A Guide to Ukrainian Easter Food & Basket
Time to celebrate the Ukrainian Easter. It is one of the most important Christian holidays, when, in normal times, people treasure its sacred meaning, enjoy the opportunity to get together, and savor an abundant table of mouthwatering dishes. Most Ukrainians follow the 40-day-long Great Lent that comes before Easter (Velykden, or Great Day).
The traditional Easter basket would be full of foods that are blessed with holy water on Easter morning or a day before Easter, and are the first to be consumed by the family. The basket itself is an important part of the holiday. It is beautifully decorated with fresh or artificial flowers, ribbons, Easter symbols, and embroidered napkins.
The embroidery is of two kinds. The first is highly traditional, with Christian symbols of a cross, a dove, and the inscription Christ Resurrected (Khrystos Voskres). The second, appealing to children, is a cute array of yellow chickens, flowers, and blue bunnies. Every basket includes a candle which is lit in church and a few coins or banknotes symbolizing the family’s health and wealth.
Below is a list of the most traditional Ukrainian Easter foods. Easter holidays cover three days – Sunday through Tuesday – so Ukrainians spend quite a lot of time doing magic in the kitchen and impressing their guests.
Easter Basket Foods
A traditional, slightly sweet Easter yeast bread, paska is the centerpiece of the Easter basket. It is often baked with dried fruit and nuts and topped with white sugar frosting. Traditionally, paska is baked at home and exchanged with friends and relatives. This ritual of paska giving is considered to harbor good health and wealth.
Paska is eaten on Easter morning, generously spread with Easter butter and cottage cheese.
2. Easter Eggs
Decorated Easter eggs are the most beloved part of this holiday. They symbolize Jesus’s tomb and, thus, His rising from the dead. Some people use special Easter egg stickers, making decoration pretty straightforward and quick. But the tradition of making pysanky and krashanky is still very popular.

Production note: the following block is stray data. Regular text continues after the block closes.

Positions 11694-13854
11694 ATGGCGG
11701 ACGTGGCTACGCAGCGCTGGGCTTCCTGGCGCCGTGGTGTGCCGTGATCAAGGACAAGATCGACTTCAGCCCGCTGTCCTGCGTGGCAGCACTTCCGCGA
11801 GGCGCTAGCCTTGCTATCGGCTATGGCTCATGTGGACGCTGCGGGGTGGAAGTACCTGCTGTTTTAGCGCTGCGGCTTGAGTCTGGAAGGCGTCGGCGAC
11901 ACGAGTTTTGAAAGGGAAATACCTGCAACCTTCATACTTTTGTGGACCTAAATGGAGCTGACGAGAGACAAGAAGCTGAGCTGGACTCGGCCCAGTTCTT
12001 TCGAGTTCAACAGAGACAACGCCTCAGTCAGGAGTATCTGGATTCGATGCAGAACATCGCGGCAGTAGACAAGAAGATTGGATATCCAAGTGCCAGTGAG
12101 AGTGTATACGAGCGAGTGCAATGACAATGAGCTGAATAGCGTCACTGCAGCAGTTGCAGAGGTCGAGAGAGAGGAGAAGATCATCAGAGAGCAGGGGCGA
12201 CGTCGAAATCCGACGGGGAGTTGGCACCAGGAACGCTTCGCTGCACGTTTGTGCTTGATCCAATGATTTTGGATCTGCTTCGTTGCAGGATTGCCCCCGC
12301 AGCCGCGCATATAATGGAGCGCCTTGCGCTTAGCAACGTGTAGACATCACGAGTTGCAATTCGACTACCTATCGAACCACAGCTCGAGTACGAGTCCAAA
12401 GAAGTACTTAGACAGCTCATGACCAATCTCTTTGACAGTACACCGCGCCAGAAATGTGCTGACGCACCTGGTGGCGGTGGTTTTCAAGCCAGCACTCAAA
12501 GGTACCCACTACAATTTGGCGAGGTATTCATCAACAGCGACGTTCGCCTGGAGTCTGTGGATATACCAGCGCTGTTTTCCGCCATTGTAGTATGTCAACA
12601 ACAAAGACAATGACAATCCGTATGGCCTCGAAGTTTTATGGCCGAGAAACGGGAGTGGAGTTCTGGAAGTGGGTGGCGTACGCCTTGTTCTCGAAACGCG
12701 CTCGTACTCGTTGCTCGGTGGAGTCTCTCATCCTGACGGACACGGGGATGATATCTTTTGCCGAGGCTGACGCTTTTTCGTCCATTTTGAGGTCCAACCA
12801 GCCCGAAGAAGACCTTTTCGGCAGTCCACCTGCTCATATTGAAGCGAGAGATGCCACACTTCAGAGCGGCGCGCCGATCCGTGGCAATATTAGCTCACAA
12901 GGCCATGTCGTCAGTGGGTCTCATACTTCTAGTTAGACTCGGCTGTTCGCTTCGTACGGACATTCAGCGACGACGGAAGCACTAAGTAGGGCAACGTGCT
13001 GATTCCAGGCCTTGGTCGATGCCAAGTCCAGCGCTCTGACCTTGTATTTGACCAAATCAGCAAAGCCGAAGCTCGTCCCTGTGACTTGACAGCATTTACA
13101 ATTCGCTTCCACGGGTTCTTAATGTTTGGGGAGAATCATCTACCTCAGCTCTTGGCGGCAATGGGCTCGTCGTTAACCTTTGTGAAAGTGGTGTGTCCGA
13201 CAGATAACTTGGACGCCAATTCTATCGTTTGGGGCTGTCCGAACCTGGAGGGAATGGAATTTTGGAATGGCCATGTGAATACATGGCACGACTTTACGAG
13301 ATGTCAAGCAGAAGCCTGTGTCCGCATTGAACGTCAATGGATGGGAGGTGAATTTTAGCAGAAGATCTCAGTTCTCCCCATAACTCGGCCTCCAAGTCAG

Krashanky are dyed eggs; you can either use a food dye or opt for a natural one. I remember my granny using onion skins for beige and brown eggs, greens for green eggs, and a manganese solution for purple eggs.
Pysanky are eggs decorated using a special pencil and beeswax. Many people attend workshops where they prepare their eggs and enjoy the meditative and rewarding activity. Eggs would be the first from the basket eaten on the Easter morning.
3. Ham and Sausage
The meat heroes of the basket, shynka (ham) and kovbasa (pork sausage), was traditionally smoked in the open. My grandpa would arrange a huge wooden barrel in his garden and smoke all the Easter meat a few days before the holiday.
I still remember the odor from childhood. Yummy… After the ham and sausage have been sprinkled with holy water and brought home, they are sliced, arranged on a plate, and topped with freshly grated horseradish for tanginess. Today, many people bake shynka and kovbasa in the oven. But it doesn’t compare with that old wooden barrel.
4. Cottage Cheese and Butter
Not dishes per se, homemade cottage cheese and butter have an honorable place in the Easter basket.
They are placed in small cups and decorated with the periwinkle plant, a symbol of the bridge between death and life in Ukrainian folklore. Cheese and butter are spread on paska at the Easter table.
Ukrainian horseradish is popular in two forms. First, it is a fresh plant that is grated and sprinkled over slices of meat and boiled eggs to add a special taste. Second, it is a main ingredient in the horseradish and beetroot salad, which is regarded as a sauce and consumed with all kinds of dishes: meat, kholodets, bread, etc.